Ultrasounds are safe and efficient diagnostic tools using sound waves to create images of certain parts of your body. We offer a broad range of the ultrasound evaluations including obstetrical, abdominal, and male and female pelvic studies.
We also perform many other studies including transrectal (prostate), breast, scrotum and thyroid studies. We specialize in musculoskeletal ultrasound, such as assessment of the shoulder, knee, hip, ankle, foot, wrist and other joints. We can assess soft tissue injuries, including occupational and sport trauma related problems.
Ultrasound is safe, noninvasive, and does not use ionizing radiation.
1st Trimester Scans:
A dating scan is performed around week 8 of pregnancy but can be done as early as 5 weeks. It is used to confirm due dates, assess the viability of the pregnancy, check the number of embryos, provide maternal reassurance, and to rule out ectopic pregnancy (fetus developing outside of the womb).
Nuchal Translucency (NT) Scan
Following the dating scan, a Nuchal Translucency (NT) scan is usually booked in around week 12 of pregnancy but can generally be done between 11 weeks to 14 weeks. The NT scan is a screening test for early detection of Down syndrome. A blood test is also done in conjunction with the ultrasound scan which is arranged through the patient’s Lead Maternity Carer (LMC). Early fetal anatomy can also be assessed during this scan.
2nd Trimester scans:
At 18 to 20 weeks of pregnancy, an anatomy scan is performed to rule out abnormalities that can be visualised with ultrasound imaging such as cleft lip, spina bifida, heart defects, and many other abnormalities. It is also used to check that the fetus size is within normal limits and record the location of the placenta. The gender of the fetus can often be established during this scan.
3rd Trimester Scans:
Usually conducted from week 28 of pregnancy, the growth scan is used to check the baby’s growth by measuring its head, abdomen, and thigh bone. It is also used to assess the amount of amniotic fluid surrounding the baby and record the position of the placenta.
An ultrasound scan of the shoulder is used to check for muscle tears and fluid associated with the rotator cuff, swelling and subluxation of the acromioclavicular (AC) joint, and the long head of the biceps tendon (LHB) can be assessed.
An ultrasound scan of the ankle is used to assess tendons and ligaments for damage and also the ankle joint for fluid. Ruptures, tears, and tendinopathy of the Achilles tendon and Plantar Fascia can also be well assessed with ultrasound imaging.
An ultrasound scan of the knee is used to assess the Medial Collateral Ligament (MCL), Lateral Collateral Ligament (LCL), quadriceps and patella tendon for strains and tears. The popliteal fossa is also checked for Baker’s cysts and other abnormalities.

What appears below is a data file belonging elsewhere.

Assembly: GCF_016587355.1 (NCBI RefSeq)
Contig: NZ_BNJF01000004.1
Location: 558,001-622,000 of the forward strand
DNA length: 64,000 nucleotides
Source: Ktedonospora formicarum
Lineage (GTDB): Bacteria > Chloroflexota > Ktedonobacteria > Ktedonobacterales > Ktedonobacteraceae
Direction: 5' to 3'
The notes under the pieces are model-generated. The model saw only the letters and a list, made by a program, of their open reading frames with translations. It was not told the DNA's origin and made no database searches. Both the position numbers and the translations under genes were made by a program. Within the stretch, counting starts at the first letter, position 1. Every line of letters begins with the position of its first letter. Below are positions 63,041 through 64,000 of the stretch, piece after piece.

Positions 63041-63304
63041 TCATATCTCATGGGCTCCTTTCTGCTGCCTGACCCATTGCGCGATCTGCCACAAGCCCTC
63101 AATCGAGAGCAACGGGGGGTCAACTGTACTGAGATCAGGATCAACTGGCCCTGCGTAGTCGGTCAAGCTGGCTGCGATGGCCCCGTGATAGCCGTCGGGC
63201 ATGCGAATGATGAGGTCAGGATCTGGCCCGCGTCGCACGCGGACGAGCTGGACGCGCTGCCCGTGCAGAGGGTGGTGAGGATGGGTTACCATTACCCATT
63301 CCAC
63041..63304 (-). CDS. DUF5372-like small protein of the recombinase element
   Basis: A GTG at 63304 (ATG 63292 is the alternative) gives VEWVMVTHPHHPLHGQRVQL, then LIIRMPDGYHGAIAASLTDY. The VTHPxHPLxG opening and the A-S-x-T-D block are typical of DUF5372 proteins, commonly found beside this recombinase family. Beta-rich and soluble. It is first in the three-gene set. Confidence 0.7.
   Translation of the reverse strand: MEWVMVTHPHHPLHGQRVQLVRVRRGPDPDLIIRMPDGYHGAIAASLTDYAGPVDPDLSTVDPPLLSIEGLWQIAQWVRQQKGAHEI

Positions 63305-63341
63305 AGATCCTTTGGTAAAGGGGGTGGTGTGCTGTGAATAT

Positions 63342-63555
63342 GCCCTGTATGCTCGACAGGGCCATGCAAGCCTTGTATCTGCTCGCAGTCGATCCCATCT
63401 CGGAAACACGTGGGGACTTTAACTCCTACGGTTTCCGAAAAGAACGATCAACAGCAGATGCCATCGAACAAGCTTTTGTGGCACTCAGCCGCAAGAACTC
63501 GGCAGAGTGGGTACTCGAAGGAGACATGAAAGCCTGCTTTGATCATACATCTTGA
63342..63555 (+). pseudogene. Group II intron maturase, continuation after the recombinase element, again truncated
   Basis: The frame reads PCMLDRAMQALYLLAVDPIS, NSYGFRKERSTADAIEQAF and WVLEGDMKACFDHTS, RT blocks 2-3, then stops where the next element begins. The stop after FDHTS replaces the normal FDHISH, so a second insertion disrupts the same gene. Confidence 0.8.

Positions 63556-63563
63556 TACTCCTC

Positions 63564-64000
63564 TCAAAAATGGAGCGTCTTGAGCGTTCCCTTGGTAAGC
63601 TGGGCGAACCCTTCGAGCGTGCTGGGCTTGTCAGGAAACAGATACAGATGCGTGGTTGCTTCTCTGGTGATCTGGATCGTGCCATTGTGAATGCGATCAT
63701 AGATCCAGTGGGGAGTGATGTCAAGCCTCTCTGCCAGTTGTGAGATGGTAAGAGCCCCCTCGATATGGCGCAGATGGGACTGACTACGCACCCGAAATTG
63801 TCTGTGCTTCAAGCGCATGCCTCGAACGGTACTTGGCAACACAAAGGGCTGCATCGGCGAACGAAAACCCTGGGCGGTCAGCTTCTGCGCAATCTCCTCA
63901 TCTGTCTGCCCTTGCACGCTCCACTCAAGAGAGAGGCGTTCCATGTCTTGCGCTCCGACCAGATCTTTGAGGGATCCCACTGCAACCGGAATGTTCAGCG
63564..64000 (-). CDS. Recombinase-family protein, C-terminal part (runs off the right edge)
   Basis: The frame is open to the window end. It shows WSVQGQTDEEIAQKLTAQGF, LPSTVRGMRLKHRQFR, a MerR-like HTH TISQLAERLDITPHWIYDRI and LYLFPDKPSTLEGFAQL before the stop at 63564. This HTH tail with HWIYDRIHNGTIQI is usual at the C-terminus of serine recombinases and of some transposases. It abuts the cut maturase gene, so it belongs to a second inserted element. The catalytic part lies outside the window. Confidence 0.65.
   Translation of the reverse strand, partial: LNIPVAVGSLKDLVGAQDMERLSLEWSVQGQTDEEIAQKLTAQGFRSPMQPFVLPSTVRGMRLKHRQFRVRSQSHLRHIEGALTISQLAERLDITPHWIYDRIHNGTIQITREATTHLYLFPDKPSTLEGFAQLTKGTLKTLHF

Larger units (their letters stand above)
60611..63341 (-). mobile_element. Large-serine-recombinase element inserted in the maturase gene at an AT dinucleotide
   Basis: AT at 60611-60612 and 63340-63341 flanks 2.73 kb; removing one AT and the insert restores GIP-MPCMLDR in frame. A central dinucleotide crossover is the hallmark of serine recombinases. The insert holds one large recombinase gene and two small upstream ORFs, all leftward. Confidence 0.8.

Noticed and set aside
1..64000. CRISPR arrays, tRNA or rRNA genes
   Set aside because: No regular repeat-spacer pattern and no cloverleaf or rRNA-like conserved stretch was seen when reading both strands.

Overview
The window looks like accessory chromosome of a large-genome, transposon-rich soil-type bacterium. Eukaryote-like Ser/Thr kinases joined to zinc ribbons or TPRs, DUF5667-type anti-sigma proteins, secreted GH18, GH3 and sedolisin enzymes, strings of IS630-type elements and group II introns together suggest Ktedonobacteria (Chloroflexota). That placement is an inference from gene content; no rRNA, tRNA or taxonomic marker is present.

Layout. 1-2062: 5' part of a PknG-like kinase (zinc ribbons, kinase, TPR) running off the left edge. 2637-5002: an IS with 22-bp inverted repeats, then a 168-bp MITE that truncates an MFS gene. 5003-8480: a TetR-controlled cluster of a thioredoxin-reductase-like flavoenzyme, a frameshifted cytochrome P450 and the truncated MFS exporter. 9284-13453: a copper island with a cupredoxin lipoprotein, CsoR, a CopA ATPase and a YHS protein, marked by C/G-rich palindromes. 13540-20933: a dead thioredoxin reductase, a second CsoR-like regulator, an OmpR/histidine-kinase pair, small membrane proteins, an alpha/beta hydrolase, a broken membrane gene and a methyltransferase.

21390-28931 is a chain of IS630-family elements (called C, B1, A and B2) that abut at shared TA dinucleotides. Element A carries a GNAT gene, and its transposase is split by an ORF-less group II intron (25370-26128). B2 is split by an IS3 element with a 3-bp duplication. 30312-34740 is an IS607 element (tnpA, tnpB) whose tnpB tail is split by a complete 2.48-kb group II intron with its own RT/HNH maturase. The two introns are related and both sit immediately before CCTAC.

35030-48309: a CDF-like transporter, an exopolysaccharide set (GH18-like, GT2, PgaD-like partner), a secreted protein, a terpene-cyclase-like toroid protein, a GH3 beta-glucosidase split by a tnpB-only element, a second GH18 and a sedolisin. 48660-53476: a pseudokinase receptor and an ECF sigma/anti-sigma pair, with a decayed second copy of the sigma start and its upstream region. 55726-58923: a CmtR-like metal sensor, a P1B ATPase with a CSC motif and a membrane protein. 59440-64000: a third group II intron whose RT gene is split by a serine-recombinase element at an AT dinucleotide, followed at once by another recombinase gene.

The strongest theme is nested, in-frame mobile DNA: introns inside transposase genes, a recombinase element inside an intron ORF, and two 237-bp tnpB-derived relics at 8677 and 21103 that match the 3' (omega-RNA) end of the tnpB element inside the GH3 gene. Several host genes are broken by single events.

An ultrasound scan of the elbow is used to rule out lateral epicondylitis (tennis elbow) and medial epicondylitis (golfer’s elbow) and assess injury to the lower parts of the biceps and triceps tendon.
An ultrasound scan of the wrist is used to check for swelling of the tendons and ligaments in the wrist, assess the nerve pathology. De Quervain’s abnormality is a common condition of the wrist that is diagnosed with ultrasound imaging.
Calf muscle Scan
Tears in the calf muscle region can be well visualised with ultrasound.
Lumps and bumps
An ultrasound scan is also used on a variety of palpable lumps and bumps to assess their nature.
An ultrasound scan is used to assess the pancreas, aorta, liver, gallbladder, bile ducts, kidneys and spleen. It is also used to check for fluid in the abdomen (ascites). Gallstones, liver and kidney cysts, aortic aneurysms and other abnormalities can be assessed with ultrasound.
Pelvic Ultrasound (female)
An ultrasound scan is used to view the uterus (womb) and ovaries for things such as ovarian cysts, endometrial disorders, fibroids, Intrauterine Contraceptive Device (IUCD) location, or other disorders for pelvic pain and other symptoms.
An ultrasound scan is used to assess the urinary bladder and kidneys to check for stones, blockages, lesions and other abnormalities.
Ultrasound of the prostate uses sound waves to produce pictures of a man’s prostate gland and to help diagnose symptoms such as difficulty urinating or an elevated blood test result. It’s also used to investigate a nodule found during a rectal exam, detect abnormalities, and determine whether the gland is enlarged.
Small Parts Ultrasound
An ultrasound scan of the thyroid is used to check for cysts, nodules, and abnormalities and to assess the size and offer follow-up assessment.
An ultrasound scan of the breast is used to assess a palpable lump or to monitor the size of previously seen lesions.
An ultrasound scan of the scrotum is used to assess a palpable lump, testicular pain, epididymal lumps or abnormalities. It is also used to assess the scrotal size and to rule out testicular torsion, hydrocele and varicocele.